Kilroy Was Here
May 08, 2004
Kenny in the Cardinal Collective wrote a post on the philosophy of punishment that inspired the following thoughts.
I've recently read a book called "The Science of Good and Evil" which tries to ground morals and ethics in evolutionary psychology.
One of the theses of this book is that feelings such as righteousness and guilt are a 'moral sense' that is developed by the evolution of social species. In much the same way as feeling hungry or horny is the product of evolutionary pressures.
Under this framework, the desire for 'retribrution' and 'revenge' would also be developed through evolutionary pressues. That is, those pre-historic humans who had a well-developed sense of 'retribrution' formed more orderly and effective groups (and probably were more effective at wiping out human groups with less developed feelings of 'retribution').
If 'retribrution desire' is an inherent part of our biology, then we will never be able to convince people to abandon it. So the question is, how can we harness it or thwart it to create a better society?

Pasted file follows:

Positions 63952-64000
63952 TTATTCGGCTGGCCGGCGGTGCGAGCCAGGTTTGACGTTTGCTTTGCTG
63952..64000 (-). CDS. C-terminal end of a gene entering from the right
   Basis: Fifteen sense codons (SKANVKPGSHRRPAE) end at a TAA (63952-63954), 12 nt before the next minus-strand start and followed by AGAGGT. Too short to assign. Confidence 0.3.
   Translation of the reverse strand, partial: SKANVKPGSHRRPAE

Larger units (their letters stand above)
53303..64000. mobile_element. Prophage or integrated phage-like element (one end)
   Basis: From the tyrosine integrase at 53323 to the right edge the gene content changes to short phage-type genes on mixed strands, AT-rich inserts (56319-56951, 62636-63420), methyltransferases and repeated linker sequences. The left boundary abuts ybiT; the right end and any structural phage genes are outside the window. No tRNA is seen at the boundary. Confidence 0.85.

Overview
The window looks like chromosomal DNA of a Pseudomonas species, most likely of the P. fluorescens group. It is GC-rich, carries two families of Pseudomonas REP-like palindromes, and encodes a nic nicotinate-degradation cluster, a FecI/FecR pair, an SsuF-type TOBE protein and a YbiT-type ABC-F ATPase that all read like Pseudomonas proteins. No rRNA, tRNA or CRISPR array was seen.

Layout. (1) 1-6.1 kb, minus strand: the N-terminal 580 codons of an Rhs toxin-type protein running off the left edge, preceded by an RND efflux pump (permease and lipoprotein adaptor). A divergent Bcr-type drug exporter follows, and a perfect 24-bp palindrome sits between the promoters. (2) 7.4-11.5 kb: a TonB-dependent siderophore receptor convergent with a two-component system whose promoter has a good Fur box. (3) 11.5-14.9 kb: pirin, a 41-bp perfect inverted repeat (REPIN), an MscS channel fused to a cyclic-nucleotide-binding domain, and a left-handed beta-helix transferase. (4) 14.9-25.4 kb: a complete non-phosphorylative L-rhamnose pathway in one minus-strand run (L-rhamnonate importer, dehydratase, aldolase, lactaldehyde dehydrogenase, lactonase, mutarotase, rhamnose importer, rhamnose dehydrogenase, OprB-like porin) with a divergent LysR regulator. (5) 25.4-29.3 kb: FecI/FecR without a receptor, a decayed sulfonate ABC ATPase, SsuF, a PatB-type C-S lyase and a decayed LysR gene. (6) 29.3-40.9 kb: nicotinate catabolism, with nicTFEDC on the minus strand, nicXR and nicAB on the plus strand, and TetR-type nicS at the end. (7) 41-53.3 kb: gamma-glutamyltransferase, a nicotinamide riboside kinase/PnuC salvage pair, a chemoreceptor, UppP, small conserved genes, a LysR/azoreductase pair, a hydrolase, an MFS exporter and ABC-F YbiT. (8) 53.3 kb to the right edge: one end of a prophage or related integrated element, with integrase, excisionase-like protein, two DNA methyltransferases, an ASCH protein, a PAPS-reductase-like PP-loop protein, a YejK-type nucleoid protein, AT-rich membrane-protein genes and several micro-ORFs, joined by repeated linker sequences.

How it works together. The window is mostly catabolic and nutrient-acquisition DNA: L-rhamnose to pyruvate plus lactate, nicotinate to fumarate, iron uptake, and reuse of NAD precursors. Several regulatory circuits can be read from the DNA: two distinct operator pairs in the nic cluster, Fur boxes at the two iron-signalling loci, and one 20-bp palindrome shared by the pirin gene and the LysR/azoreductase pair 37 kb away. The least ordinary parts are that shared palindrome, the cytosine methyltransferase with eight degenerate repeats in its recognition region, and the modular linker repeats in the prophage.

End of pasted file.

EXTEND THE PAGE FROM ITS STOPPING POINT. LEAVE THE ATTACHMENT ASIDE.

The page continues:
For example, religion, 'magic', and blood money have been used to sublimate 'retribrution desire.' "No need to kill off all those McCoys. There all going to hell anyway." or "Heck, Granny Hatfield is going to put a curse on all those McCoys." or "The McCoys owe our clan 14 cows for the death of Jethro."
Criminal laws and prisons are another attempt to avoid vigilantism and blood feuds.
Since the biggest obstacle to using prisons as 'rehabilitation centers' is 'retribrution desire', and since that desire won't go away, how can we sublimate it and still achieve rehabilitation?
Blood money might be a good way. Send the offenders to a rehabilitation center for job training, etc. After 1-5 years in the rehabilitation center, 30% of all their pay goes to the families for a period of X years of employment.
Just some thoughts off the top of my head.